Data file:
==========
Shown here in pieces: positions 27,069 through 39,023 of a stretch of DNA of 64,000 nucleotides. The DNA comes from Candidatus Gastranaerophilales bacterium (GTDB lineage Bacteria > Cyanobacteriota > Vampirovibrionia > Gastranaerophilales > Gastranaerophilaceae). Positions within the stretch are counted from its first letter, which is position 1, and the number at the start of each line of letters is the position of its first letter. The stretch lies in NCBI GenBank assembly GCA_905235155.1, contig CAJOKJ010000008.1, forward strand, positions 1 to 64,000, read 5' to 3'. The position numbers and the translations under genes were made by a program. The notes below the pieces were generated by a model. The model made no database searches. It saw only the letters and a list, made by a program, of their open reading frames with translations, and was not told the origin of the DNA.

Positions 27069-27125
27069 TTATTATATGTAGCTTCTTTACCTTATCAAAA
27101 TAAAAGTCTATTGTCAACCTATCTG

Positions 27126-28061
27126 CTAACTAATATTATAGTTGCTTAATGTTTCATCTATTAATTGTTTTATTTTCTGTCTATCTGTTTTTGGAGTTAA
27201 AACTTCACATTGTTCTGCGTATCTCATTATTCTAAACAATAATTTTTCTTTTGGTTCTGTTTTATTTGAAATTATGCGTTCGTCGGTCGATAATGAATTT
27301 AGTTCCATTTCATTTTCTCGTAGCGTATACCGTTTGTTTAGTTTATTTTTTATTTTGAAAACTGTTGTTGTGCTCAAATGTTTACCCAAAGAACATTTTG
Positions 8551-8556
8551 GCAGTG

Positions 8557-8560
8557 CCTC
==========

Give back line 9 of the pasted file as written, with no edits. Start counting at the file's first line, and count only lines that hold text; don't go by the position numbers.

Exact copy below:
Positions 8551-8556